Government under siege over killings.
TWO survivors of the August 1, 2018 military shootings, which claimed six lives in the aftermath of last year’s highly controversial general election, have dragged government to court, seeking close to a ZW$1 million compensation for injuries sustained.
The development comes at a time Varaidzo Chiyanike, wife of the late Kelvin Tinashe Choto, who was shot by a uniformed police officer on January 14 in Chitungwiza, is also demanding $ZW790 882 in compensation.
The six were fatally shot on the streets of Harare, while scores were injured when soldiers who had been deployed to quell protests opened fire on unarmed civilians.
Hundreds of people had taken to the streets to protest the delayed announcement of election results amid claims that the Zimbabwe Electoral Commission was rigging results on behalf of President Emmerson Mnangagwa.
The duo, through their lawyer Fiona Iliff of the Zimbabwe Lawyers for Human Rights (ZLHR), on August 9 formally sued Defence minister Oppah Muchinguri and Zimbabwe National Army commander Edzai Chimonyo for disproportionate use of force which resulted in permanent injuries after being shot by marauding soldiers in central Harare.
Loveday Munesi (30), who still has a bullet lodged in his right buttocks a year after the shootings, is demanding ZW$492 500 from government. Munesi was shot on his way from work, while walking towards Nelson Mandela Avenue in Harare after a truck full of soldiers screeched to a halt before the uniformed men opened fire.
According to summons seen by the Zimbabwe Independent this week, Munesi is seeking medical expenses to cover surgery in India. He has suffered severe chronic back pain due to the bullet wound which requires specialist surgery amid fears that he could suffer permanent paralysis.
Munesi’s medical costs of the surgery would amount to US$$3 700, equivalent to ZW$37 000 while travel and accommodation costs for post-surgery would amount to US$$4 500, equivalent to ZW$45 000.
The 30-year-old will also require physiotherapy and pain medication to recover from surgery and nerve damage amounting to ZW$20 000.
“There is a risk that the surgery will result in permanent paralysis, for which the Plaintiff will require further specialist medical assistance and care for life,” his lawyers said.
Munetsi is also suing for loss of income after losing his job as a science teacher at Trinity Academy. To date he has lost US$5 000, equivalent of ZWL$50 000.
“As a result of the reckless handling and indiscriminate discharge of a firearm by the Zimbabwe National Army, plaintiff suffered damages in the amount of ZW$4 500 being special damages for hospital and medical expenses, and other related expenses. ZW$102 000 being special damages for future medical expenses. ZW$50 000 being damages for loss of income. ZW$200 000 being general damages for nervous shock, pain and suffering. ZW$100 000 being general damages for permanent disfigurement, disability and loss of the amenities of life,” reads the summons.
His lawyers say the assault was unjustified, while the actions of the defence forces constituted gross human rights violations in terms of Chapter 4 of the constitution and international law, particularly the right to human dignity (Section 51), the right to personal security (Section 52), and freedom from torture or cruel, inhuman or degrading treatment or punishment (Section 53).
So far, none of the soldiers who shot civilians have been arrested and no compensation has been released to the victims as recommended by the Motlanthe commission of inquiry report.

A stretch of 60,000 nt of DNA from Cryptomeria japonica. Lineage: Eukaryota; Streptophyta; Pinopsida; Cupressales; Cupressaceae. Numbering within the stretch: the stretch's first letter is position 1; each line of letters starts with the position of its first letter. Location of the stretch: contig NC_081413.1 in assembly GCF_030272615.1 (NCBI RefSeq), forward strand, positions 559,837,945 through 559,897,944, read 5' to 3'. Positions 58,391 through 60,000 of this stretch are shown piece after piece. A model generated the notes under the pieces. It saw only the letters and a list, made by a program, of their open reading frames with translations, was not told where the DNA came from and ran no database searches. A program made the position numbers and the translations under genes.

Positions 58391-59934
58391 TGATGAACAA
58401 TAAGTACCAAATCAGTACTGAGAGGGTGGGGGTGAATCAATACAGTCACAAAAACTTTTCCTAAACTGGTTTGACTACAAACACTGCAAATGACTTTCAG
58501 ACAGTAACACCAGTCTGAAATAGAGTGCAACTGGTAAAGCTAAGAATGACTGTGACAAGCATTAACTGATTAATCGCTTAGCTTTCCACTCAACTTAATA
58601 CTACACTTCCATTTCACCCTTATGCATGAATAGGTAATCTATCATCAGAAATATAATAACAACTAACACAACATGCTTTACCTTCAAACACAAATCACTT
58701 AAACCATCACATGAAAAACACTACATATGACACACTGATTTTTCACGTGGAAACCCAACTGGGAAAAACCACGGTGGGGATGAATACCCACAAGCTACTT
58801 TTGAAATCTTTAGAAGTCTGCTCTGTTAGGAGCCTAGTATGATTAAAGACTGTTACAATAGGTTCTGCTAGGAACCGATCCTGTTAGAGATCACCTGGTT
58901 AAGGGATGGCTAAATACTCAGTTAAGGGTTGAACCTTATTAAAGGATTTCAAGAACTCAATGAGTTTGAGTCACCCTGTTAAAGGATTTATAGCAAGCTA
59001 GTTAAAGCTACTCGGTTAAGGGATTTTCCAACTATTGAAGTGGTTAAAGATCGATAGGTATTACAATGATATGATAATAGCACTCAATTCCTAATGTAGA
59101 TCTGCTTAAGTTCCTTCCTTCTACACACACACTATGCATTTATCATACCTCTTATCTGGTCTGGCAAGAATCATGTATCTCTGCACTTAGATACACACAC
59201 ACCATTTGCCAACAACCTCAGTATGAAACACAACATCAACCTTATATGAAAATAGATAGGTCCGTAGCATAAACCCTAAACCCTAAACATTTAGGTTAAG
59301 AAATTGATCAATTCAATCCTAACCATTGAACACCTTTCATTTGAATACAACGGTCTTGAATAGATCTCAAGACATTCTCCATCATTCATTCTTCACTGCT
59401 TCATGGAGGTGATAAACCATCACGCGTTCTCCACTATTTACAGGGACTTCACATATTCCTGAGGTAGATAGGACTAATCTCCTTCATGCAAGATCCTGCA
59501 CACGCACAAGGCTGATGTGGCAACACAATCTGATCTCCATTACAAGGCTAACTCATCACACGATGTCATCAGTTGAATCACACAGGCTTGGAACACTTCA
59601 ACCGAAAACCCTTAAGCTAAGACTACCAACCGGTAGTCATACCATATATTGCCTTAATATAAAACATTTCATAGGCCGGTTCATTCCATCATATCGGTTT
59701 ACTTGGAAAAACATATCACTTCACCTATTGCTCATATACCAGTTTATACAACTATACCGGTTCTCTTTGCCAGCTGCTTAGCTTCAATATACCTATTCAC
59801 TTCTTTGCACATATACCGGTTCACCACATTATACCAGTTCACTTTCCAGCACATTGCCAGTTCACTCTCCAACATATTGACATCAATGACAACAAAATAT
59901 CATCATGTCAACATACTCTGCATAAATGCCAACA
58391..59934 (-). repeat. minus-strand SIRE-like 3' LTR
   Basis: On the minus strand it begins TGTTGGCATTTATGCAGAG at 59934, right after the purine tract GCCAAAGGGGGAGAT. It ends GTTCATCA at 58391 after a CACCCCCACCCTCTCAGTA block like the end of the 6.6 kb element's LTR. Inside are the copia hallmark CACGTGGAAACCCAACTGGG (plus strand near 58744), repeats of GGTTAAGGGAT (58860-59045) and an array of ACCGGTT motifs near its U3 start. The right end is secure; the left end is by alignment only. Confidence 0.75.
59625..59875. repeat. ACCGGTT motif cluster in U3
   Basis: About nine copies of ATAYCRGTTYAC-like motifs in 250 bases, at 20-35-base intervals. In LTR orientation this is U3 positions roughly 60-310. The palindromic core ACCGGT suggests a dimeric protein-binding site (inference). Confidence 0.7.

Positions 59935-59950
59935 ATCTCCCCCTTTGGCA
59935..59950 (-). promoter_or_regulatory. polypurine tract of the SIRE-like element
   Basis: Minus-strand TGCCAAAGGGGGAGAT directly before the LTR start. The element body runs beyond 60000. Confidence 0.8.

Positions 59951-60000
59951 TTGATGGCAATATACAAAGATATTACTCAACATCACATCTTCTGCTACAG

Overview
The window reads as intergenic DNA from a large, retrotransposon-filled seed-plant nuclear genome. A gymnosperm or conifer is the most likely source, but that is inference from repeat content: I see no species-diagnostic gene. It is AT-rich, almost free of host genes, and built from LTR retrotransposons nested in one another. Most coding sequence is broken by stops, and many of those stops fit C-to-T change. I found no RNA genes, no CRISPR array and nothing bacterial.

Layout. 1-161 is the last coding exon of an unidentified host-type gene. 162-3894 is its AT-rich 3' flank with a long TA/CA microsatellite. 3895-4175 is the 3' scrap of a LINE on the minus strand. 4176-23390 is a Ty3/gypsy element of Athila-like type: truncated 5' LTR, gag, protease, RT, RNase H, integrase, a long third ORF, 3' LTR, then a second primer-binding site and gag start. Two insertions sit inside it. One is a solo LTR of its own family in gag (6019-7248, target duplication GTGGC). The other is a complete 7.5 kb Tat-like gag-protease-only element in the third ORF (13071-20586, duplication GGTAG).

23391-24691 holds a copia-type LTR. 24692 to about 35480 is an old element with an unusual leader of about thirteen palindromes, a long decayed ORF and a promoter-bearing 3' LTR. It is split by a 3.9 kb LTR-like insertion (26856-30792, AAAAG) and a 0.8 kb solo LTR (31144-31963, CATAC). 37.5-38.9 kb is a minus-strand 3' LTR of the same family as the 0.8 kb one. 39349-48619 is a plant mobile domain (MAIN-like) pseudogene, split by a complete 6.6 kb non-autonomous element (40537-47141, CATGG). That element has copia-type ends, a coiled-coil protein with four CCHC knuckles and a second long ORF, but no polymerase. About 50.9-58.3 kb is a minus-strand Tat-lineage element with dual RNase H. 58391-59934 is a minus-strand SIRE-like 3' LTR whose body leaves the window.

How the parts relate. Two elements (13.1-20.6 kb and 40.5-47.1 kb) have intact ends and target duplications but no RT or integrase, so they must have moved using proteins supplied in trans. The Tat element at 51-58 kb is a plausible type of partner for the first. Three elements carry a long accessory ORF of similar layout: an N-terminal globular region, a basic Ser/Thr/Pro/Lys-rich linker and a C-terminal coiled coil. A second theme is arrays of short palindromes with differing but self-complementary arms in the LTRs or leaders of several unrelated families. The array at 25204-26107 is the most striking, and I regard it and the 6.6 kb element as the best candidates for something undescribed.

Another survivor of the August 1, 2018 shootings, Tapiwa Tshuma, a kombi driver, is suing the government for ZW$313 230 after he was shot in the leg.
According to the summons, Tshuma was shot whilst attempting to flee soldiers firing assault rifles indiscriminately at Market Square.
“The plaintiff (Tshuma) quickly entered into the backseat of his colleague’s vehicle as it was driving off, to flee to safety. However, soldiers shot at the vehicle and a bullet pierced through the metal body of the vehicle penetrating the plaintiff’s left leg causing him extreme pain, nervous shock, and causing his leg to bleed profusely,” reads the summons.
Tshuma, who lost his job as a result of the shooting, suffered a permanent injury is also suing for loss of income.
“He lost his job as a driver which had earned him ZWL$350 per month, and was unemployed for nine months, losing ZWL$3 150 in income. As a result of the reckless handling and indiscriminate discharge of a firearm by the Zimbabwe National Army, the plaintiff suffered damages in the amount of ZW$3 230 being special damages for hospital and Medical Expenses, and other related expenses.
ZW$10 000 being special damages for future medical expenses. ZW$200 000 being general damages for nervous shock, pain and suffering arising from the shooting. ZW$100 000 being general damages for disfigurement and loss of the amenities of life,” reads the summons.
Those killed on the day were Silvia Maphosa (53), Ishmael Kumire (41), Gavin Dean Charles (45), Jealous Chikandira (21), Brian Zhuwao (26) and Challenge Tauro (20). Of the six victims, four were shot in the back and two in the front.
Last week, the United States government slapped former head of the Presidential Guard, Anselem Nhamo Sanyatwe, with a travel ban for his involvement in the shootings. The August 1 shootings, widely condemned by the international community, have haunted the Mnangagwa administration as Western countries — which Zimbabwe is frantically trying to engage diplomatically — demand action to be taken on the killer soldiers.
The government says it is reviewing the eligibility of only 35 cases for compensation in the aftermath of the horrific killings, amid growing frustration at the sluggish pace at which the wheels of justice are turning.
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